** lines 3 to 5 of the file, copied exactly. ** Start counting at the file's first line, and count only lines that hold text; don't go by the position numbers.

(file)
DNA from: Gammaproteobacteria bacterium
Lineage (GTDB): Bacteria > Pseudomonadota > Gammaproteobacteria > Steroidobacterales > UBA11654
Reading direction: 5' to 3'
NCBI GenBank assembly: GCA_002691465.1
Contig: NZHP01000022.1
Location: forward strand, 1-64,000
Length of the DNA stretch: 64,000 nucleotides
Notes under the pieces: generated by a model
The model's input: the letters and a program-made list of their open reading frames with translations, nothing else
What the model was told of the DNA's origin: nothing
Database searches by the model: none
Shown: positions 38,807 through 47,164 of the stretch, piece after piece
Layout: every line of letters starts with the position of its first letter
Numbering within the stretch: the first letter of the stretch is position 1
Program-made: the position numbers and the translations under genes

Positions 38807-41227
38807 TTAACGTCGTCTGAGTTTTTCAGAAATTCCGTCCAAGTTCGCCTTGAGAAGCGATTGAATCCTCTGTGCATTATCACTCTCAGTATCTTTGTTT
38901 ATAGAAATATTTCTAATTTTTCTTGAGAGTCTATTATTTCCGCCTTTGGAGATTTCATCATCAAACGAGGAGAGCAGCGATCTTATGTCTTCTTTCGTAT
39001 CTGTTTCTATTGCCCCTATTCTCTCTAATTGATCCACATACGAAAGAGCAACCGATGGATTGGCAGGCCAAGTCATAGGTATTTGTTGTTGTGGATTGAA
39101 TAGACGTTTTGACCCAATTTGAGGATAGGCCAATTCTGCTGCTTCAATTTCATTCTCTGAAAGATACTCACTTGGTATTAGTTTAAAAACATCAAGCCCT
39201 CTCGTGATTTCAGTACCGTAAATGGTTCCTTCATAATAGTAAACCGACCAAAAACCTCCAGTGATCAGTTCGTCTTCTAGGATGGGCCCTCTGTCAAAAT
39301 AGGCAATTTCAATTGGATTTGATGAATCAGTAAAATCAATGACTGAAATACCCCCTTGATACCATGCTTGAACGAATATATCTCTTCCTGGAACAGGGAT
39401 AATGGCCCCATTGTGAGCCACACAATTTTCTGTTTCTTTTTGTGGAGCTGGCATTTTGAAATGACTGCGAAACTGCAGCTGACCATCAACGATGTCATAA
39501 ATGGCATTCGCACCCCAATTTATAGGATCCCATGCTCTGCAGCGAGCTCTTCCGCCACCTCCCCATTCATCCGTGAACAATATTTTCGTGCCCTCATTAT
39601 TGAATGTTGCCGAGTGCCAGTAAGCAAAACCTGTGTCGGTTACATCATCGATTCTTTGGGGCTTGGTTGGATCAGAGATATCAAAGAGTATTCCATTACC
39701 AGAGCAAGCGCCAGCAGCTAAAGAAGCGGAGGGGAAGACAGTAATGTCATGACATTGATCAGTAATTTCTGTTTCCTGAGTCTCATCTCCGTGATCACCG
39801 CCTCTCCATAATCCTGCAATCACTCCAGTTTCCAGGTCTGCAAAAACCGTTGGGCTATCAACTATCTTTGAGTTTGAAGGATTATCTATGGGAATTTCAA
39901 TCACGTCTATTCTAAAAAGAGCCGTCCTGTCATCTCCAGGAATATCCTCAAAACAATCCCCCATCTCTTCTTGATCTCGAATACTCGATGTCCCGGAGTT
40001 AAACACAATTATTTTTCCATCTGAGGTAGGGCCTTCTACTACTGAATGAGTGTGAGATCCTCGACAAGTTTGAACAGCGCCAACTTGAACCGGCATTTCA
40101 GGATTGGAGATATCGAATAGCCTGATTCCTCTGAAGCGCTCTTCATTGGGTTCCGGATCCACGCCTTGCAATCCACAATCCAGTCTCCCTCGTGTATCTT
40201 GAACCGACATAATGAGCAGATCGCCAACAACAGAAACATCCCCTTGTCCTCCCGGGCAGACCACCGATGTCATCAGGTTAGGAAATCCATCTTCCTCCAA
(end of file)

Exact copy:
Reading direction: 5' to 3'
NCBI GenBank assembly: GCA_002691465.1
Contig: NZHP01000022.1